7. Again the change to tack piano and Jon put his harmonica holder around his neck for “Knock Yourself Out” from I Heart Huckabees.
  8. Straightforward piano. Eternal Sunshine of the Spotless MindTheme.” I sat back and enjoyed this one, basking at its understated beauty.
  9. Jon started fiddling with the synthesizer and it made some blooping robot/computer noises like you might have heard in a 60s or 70s Sci-Fi movie. Jon commented, “That’s what it sounds like in my head when I’m staring off into space.” Heavily paraphrasing here – he went on to mention something about if you ever see him in Starbucks and he looks like that, then that is what is happening. He then said, “I’m gonna discipline some machines that are disobeying” and started adjusting knobs relating to the video projector/looping thing (is that the technical term…ha!) “Let’s see if we see the smiling, talented face of Jo Jones.” Nope, but we could hear something as Jon noted, “Projector is down.” As the drummer Jo Jones appeared on screen, Jon said, “This man makes me happy.” Jon played a bass line on the MiniKorg and then also began playing piano and stomping his feet. He performed a cover of The Smiths song, “Heaven Knows I’m Miserable Now.” Adds orchestra on screen superimposed over Jo Jones – it is Charles Ives’ “The Unanswered Question.” He played part of the song with just MiniKorg, then switched to piano, and then began scratching the video sound, with the synthesizer looped in, extending the ending.
  10. Piano alone and his original song “Please Stay Away From Me.” He sings so high on this one — it’s a soft, tender rendition despite the plea of the song.
  11. After three slow songs in a row, Jon said he’s going to “Wake us up with this guy!” Any guesses? He’s resurrected Mr. “and 1 and 2 and 3 and 4” Drummer Man whom we last saw in December and Jon assigns him to the left screen. An older guy playing Spanish guitar goes up on the right screen. Jon has his left hand on piano and creates synth sounds with the right. Also, an old banjo bluegrass type of band with F.D. Roosevelt sat in the middle goes to the left screen. Jon played on the MiniKorg and sang “Gigantic” by The Pixies. He pulls off a hard stop to this song where he slammed his hands down on the decks running the videos, stopping them instantly. He removes his coat when the song is over.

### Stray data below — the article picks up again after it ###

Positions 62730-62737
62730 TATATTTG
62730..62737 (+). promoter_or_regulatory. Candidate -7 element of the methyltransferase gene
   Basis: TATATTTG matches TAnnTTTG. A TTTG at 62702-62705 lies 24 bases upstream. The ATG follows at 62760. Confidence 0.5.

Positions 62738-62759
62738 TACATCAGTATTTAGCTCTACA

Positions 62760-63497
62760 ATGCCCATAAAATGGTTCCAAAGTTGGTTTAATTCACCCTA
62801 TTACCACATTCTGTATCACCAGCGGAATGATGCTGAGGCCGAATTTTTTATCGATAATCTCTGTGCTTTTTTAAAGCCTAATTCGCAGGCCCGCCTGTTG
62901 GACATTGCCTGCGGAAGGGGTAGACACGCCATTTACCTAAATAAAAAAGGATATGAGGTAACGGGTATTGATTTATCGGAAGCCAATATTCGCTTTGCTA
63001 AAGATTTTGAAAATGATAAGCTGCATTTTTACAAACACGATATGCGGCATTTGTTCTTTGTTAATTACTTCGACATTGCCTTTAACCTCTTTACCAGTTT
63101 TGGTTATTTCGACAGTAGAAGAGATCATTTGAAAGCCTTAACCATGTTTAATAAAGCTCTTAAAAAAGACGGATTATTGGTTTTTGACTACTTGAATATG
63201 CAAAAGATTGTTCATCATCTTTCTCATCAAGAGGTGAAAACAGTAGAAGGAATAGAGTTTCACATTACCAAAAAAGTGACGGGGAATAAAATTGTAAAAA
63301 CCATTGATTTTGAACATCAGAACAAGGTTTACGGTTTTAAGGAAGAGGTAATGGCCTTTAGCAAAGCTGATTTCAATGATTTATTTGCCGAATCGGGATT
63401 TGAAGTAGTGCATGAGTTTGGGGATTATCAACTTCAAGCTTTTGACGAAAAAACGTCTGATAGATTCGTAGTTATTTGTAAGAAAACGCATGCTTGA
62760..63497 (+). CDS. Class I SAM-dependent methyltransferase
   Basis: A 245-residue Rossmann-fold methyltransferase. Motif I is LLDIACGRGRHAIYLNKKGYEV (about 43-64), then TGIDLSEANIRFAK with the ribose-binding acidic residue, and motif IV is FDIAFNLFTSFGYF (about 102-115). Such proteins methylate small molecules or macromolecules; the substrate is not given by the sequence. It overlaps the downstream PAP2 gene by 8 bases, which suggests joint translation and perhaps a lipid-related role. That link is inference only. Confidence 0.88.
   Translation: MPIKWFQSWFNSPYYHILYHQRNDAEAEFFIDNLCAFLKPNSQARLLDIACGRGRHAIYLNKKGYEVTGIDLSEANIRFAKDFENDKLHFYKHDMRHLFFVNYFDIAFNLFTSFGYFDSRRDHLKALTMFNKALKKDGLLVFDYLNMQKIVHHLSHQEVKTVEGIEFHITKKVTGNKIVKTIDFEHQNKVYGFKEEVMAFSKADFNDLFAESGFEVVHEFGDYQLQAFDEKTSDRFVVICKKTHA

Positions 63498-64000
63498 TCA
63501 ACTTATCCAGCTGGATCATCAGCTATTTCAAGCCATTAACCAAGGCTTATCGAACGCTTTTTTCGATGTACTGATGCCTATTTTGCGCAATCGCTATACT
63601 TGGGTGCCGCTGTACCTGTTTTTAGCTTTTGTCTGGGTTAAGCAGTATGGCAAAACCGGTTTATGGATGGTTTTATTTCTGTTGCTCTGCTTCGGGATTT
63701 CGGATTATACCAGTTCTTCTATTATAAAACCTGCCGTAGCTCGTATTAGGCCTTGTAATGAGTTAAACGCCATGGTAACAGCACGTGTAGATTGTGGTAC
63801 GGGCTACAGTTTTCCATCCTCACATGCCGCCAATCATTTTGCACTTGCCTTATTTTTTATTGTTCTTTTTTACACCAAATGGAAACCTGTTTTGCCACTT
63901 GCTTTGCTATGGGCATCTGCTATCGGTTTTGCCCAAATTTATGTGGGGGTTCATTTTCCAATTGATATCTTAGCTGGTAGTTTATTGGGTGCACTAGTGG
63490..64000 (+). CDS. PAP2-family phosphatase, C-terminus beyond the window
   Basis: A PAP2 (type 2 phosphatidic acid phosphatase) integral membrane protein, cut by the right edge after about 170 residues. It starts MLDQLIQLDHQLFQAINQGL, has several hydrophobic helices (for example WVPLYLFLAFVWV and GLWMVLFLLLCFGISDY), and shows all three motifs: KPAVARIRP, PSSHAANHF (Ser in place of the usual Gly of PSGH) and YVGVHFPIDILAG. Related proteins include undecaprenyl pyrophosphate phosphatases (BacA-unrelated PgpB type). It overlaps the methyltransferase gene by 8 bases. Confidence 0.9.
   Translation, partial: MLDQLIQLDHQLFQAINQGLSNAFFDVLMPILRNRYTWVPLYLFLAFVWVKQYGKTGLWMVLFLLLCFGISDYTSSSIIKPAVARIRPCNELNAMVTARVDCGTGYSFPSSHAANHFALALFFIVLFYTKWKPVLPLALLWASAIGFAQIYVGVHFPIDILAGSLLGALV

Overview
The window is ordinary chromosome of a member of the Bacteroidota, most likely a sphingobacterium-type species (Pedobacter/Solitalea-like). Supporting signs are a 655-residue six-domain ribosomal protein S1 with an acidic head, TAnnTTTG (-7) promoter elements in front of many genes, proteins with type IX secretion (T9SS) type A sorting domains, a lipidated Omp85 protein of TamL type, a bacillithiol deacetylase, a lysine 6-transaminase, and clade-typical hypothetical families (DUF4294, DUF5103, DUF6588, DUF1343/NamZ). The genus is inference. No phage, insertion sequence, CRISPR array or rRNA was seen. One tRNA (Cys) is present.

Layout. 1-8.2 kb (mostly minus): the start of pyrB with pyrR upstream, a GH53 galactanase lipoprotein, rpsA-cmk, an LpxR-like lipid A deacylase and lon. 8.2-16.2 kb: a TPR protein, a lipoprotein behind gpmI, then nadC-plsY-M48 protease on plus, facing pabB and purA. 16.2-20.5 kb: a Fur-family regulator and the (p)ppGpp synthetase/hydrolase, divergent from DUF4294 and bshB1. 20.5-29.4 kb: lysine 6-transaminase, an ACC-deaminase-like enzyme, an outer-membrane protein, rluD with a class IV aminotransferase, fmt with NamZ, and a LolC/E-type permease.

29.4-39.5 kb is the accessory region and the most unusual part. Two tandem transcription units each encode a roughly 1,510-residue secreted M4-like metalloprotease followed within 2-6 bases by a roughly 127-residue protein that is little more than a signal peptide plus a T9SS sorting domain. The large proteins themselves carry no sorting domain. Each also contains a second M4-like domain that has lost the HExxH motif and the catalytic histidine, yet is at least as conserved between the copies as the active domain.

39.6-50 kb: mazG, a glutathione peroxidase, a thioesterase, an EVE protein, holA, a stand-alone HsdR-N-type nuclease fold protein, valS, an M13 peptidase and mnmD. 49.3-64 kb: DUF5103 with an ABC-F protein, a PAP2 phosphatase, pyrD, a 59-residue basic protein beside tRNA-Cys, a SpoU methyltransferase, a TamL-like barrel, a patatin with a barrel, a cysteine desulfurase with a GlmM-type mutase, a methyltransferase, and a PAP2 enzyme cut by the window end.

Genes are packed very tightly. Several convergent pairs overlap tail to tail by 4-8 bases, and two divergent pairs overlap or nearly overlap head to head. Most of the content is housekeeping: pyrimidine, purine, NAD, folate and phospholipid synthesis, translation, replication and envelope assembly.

12. Next, a return to piano for Fats Waller’s “Alligator Crawl” with lots of stomping and humming from Jon. Beautiful and delightful on piano and a relief to the wall of sound created on the previous song.
  13. Jon them commences some random piano playing that turns into the standard, “Night and Day.” Amazing interpretation of this; a gorgeous rendition. Jon makes full use of the range of notes on the keyboard and feels the intensity with more stomping and seemingly random humming. He would throw in a flurry of notes and then back off and simplify, making a strong use of dynamics. This one song was worth the price of admission and was one of my highlights of the evening. This is a song I know pretty well from listening to it multiple times back when I was younger and didn’t have a lot of music in my collection (the link for the song goes to the version I listened to sung by the amazing Ella Fitzgerald). I absolutely adored what Jon did with his interpretation of the song. Once again I posit, I could listen to him perform stuff like this every single night and not tire of it.
  14. Still at the piano, he played his song, “Here We Go” from Punch-Drunk Love. Another beautiful performance and the vocal was spot on.
  15. Jon asks for another round of requests. Somebody said the national anthem and Jon got that look on his face (the light bulb turns on, eureka!). He started off with “Hail to the Chief” on piano, but in a minor key and adding as much dissonance and cringe-worthiness to it as possible, but some really complex sounding lines. Then he added on “The Star Spangled Banner” and I wrote “grim as hell” in my notes. A few touches of the tune “America” from West Side Story where the lyrics would be “I like to be in America, okay by me in a America, everything free in America, for a small fee in America.” Then he squeezed in some strains of “Over the Rainbow,” then transitioned back to the national anthem, and bounced over to  “Hail to the Chief” and back to “the rockets red glare” part of national anthem, and finished the medley on “Hail to the Chief.” Was that cathartic for him, I wonder?